How our brain and central nervous system modulate pain and how this relates to massage therapy practice.
“Daddy, I got an owie!”
My toddler says this often and usually goes out of his way to announce it. I usually give the spot a kiss or two, and then he goes back to what he’s doing. Problem solved, presumably because daddy’s kisses are magical. At other times when he has a fever with widespread aches and pains, he instinctively grabs my hand and holds it on the side of his face.
Most of us are familiar with this as adults, too. We ask someone to be with us and hold our hands during painful procedures or illnesses, for instance, and we do this because we know it helps. But how? Should we conclude that our lips and hands exude healing powers that instantly heal tissue, or does the social and/or tactile intervention somehow only change the perception?
In this article, these questions will be addressed by examining a powerful and underappreciated mechanism that’s hiding in plain sight: descending modulation.
The Common View of Pain
Even though we know holding hands helps, there’s still a way in which we don’t take such interventions seriously, perhaps because we assume that it’s not fixing the “real” problem. After all, if pain is caused by tissue injury, then holding hands is just smoke. But what if tissue injury is not the actual problem?
The common view of pain holds that tissue-damage receptors send signals to the brain where pain is experienced in proportion to the amount of tissue damage. This view might seem like a close approximation some of the time, but it’s actually incorrect. In particular, when looking at chronic pain with no obvious damage that can be viewed on an X-ray or MRI, this view of pain leads practitioners to dismiss the client’s pain as being made up in ones head, or it leads clients on an expensive wild goose chase of treatments, therapists, exercises, supplements, blood tests, and diets in an effort to find the “real” tissue-based problem.
Nociception and Pain
Our tissues contain numerous receptors that are specialized to detect mechanical, thermal, and chemical stimuli. Any subset of these that detect danger are called nociceptors, and the process of transmitting these signals is called nociception. Because pain is a subjective experience and nociception is not, it’s a misnomer to say “pain receptors” or to use nociception and pain interchangeably.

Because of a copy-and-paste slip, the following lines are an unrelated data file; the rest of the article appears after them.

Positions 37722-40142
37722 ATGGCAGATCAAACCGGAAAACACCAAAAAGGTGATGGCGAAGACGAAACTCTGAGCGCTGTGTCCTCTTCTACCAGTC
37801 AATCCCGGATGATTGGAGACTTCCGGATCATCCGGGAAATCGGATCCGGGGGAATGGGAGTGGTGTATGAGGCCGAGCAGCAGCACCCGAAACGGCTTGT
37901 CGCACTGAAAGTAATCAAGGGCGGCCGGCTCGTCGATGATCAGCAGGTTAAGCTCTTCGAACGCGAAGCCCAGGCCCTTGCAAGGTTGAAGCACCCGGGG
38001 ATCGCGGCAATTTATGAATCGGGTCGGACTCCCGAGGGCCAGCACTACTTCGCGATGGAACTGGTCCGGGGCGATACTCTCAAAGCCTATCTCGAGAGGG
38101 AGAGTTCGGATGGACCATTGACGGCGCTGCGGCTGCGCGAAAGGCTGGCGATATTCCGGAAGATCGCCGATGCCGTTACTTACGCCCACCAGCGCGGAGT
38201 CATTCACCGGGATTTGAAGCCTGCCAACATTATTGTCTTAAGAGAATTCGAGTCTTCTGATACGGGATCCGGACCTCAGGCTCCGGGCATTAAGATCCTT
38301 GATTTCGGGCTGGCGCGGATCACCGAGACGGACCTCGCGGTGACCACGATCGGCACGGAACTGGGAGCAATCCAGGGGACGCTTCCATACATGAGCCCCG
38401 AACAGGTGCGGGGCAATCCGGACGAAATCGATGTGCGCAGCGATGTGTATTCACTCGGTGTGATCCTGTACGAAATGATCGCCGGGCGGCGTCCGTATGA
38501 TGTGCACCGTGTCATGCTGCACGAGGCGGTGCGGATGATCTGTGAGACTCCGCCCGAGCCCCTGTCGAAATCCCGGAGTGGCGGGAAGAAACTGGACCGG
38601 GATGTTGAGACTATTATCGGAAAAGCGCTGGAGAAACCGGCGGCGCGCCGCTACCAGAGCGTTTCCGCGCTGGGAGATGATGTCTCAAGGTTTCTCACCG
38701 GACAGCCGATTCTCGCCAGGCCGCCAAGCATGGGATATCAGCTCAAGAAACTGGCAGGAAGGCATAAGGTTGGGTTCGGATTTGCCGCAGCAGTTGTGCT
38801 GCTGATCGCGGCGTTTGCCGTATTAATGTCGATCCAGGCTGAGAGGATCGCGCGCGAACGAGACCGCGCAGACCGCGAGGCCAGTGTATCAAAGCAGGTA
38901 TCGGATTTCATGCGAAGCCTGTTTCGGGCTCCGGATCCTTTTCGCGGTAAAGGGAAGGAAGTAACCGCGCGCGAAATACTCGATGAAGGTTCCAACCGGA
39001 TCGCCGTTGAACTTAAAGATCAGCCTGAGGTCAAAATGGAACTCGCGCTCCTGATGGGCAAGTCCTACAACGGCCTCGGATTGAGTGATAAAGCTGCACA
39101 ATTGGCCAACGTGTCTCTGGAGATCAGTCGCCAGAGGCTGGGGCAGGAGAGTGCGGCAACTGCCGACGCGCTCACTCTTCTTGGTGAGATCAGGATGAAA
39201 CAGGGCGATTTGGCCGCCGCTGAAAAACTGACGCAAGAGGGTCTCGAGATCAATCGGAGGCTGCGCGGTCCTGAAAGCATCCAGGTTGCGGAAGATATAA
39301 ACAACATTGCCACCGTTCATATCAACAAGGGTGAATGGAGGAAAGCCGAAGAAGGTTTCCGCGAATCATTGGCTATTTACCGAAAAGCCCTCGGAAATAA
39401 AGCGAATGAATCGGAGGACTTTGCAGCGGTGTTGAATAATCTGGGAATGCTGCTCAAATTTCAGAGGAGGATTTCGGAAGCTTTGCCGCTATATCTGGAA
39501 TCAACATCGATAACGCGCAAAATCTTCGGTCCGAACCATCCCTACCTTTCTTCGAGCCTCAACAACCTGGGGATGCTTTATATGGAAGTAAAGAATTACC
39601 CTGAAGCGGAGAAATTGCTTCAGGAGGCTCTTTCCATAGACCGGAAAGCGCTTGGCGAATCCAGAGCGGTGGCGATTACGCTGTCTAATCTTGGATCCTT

Nociceptive signals, like tactile signals, take three neurons to go from the receptor to the cortex. The first neuron goes to the dorsal horn of the spinal cord where it interacts with interneurons that may generate protective muscle reflexes. From there, the second neuron on the pathway goes to the thalamus, a relay center for all sensory input except for smell. Along the way, collateral connections are made in the brainstem to the rostral ventral medulla and reticular formation nuclei such as the periaquaductal grey, the raphe nucleus, and the locus coeruleus, which produces norepinephrine to support focus and alertness.
The third neuron then continues up to the somatosensory cortices (S1 and S2), which create the conscious and localized experience of pain, or up to limbic regions (anterior cingulate cortex and posterior insula), which create the unpleasant emotional quality that motivates aversive behavior. When presented with a noxious stimulus, individuals with damage to the anterior cingulate will report feeling pain that isn’t unpleasant, whereas individuals with damage to S2 will report unpleasantness but won’t call it pain. The posterior insula seems to integrate both regions and is thought of as the primary pain center. (1)
Descending Modulation and Pain
Perhaps the most important concept to understand in the neuroscience of pain is descending modulation (DM), wherein nociceptive regions in the brainstem (e.g. periaqueductal grey, rostral ventral medulla, raphe nucleus) are being modulated by descending inputs from cortical regions (e.g. prefrontal cortex, the anterior cingulate cortex, and the orbital frontal cortex) and limbic regions (e.g. amygdala, hypothalamus, and insula) that are assessing the organism’s overall safety. (1,2) The modulation can turn the volume up or down on the ascending nociceptive signals. Turning it up is called descending facilitation (DF) and turning it down is called descending inhibition (DI). The disruption of DI is thought to lead to chronic pain conditions. (3)
DM in the brainstem is mediated by a complex array of neurotransmitters, including norepinephrine, serotonin, GABA, and endogenous opioids that are thousands of times stronger than morphine. (4,5) Oxytocin, which is released from the hypothalamus in seemingly all pro-social contexts (including, presumably, holding hands), also plays an important inhibitory role. (6) These modulatory signals also descend to the spinal cord to affect ascending nociceptive signals and nociceptive muscle reflexes there. (7)